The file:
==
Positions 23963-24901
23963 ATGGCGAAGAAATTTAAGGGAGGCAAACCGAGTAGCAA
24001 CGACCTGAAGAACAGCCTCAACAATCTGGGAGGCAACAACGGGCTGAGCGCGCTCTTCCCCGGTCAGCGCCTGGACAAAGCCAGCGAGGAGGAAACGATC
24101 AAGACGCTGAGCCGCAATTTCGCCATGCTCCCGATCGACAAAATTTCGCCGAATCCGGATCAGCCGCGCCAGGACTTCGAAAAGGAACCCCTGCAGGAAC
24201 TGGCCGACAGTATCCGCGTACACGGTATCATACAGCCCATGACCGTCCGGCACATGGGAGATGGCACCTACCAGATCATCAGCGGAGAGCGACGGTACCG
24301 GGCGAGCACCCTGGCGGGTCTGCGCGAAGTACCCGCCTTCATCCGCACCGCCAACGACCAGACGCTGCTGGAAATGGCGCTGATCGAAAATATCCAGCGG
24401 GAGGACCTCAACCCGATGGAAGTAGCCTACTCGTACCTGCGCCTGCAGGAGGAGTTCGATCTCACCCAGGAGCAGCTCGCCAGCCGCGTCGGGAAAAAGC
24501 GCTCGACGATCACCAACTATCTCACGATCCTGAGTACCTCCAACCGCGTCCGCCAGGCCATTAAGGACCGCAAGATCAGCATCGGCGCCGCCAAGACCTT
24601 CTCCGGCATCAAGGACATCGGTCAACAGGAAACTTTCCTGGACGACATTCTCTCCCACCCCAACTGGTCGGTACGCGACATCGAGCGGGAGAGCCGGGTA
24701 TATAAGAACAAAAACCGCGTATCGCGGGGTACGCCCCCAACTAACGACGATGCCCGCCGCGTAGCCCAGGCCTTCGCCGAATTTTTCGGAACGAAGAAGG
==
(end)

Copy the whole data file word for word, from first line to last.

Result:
Positions 23963-24901
23963 ATGGCGAAGAAATTTAAGGGAGGCAAACCGAGTAGCAA
24001 CGACCTGAAGAACAGCCTCAACAATCTGGGAGGCAACAACGGGCTGAGCGCGCTCTTCCCCGGTCAGCGCCTGGACAAAGCCAGCGAGGAGGAAACGATC
24101 AAGACGCTGAGCCGCAATTTCGCCATGCTCCCGATCGACAAAATTTCGCCGAATCCGGATCAGCCGCGCCAGGACTTCGAAAAGGAACCCCTGCAGGAAC
24201 TGGCCGACAGTATCCGCGTACACGGTATCATACAGCCCATGACCGTCCGGCACATGGGAGATGGCACCTACCAGATCATCAGCGGAGAGCGACGGTACCG
24301 GGCGAGCACCCTGGCGGGTCTGCGCGAAGTACCCGCCTTCATCCGCACCGCCAACGACCAGACGCTGCTGGAAATGGCGCTGATCGAAAATATCCAGCGG
24401 GAGGACCTCAACCCGATGGAAGTAGCCTACTCGTACCTGCGCCTGCAGGAGGAGTTCGATCTCACCCAGGAGCAGCTCGCCAGCCGCGTCGGGAAAAAGC
24501 GCTCGACGATCACCAACTATCTCACGATCCTGAGTACCTCCAACCGCGTCCGCCAGGCCATTAAGGACCGCAAGATCAGCATCGGCGCCGCCAAGACCTT
24601 CTCCGGCATCAAGGACATCGGTCAACAGGAAACTTTCCTGGACGACATTCTCTCCCACCCCAACTGGTCGGTACGCGACATCGAGCGGGAGAGCCGGGTA
24701 TATAAGAACAAAAACCGCGTATCGCGGGGTACGCCCCCAACTAACGACGATGCCCGCCGCGTAGCCCAGGCCTTCGCCGAATTTTTCGGAACGAAGAAGG